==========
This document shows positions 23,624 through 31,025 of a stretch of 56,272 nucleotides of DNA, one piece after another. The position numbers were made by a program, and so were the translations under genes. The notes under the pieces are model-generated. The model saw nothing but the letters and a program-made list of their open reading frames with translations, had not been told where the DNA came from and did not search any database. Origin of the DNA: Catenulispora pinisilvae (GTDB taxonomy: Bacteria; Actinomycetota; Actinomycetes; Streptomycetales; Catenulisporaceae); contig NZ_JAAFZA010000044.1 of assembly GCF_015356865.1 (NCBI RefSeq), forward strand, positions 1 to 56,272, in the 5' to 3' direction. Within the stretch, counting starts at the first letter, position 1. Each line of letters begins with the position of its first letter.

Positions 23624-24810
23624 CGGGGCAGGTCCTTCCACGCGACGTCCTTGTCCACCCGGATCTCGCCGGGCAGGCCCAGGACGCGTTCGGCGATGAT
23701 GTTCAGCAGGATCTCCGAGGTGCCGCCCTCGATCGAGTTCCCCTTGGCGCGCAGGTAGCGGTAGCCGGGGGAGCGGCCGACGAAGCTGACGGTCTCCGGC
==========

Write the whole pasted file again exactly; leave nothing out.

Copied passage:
This document shows positions 23,624 through 31,025 of a stretch of 56,272 nucleotides of DNA, one piece after another. The position numbers were made by a program, and so were the translations under genes. The notes under the pieces are model-generated. The model saw nothing but the letters and a program-made list of their open reading frames with translations, had not been told where the DNA came from and did not search any database. Origin of the DNA: Catenulispora pinisilvae (GTDB taxonomy: Bacteria; Actinomycetota; Actinomycetes; Streptomycetales; Catenulisporaceae); contig NZ_JAAFZA010000044.1 of assembly GCF_015356865.1 (NCBI RefSeq), forward strand, positions 1 to 56,272, in the 5' to 3' direction. Within the stretch, counting starts at the first letter, position 1. Each line of letters begins with the position of its first letter.

Positions 23624-24810
23624 CGGGGCAGGTCCTTCCACGCGACGTCCTTGTCCACCCGGATCTCGCCGGGCAGGCCCAGGACGCGTTCGGCGATGAT
23701 GTTCAGCAGGATCTCCGAGGTGCCGCCCTCGATCGAGTTCCCCTTGGCGCGCAGGTAGCGGTAGCCGGGGGAGCGGCCGACGAAGCTGACGGTCTCCGGC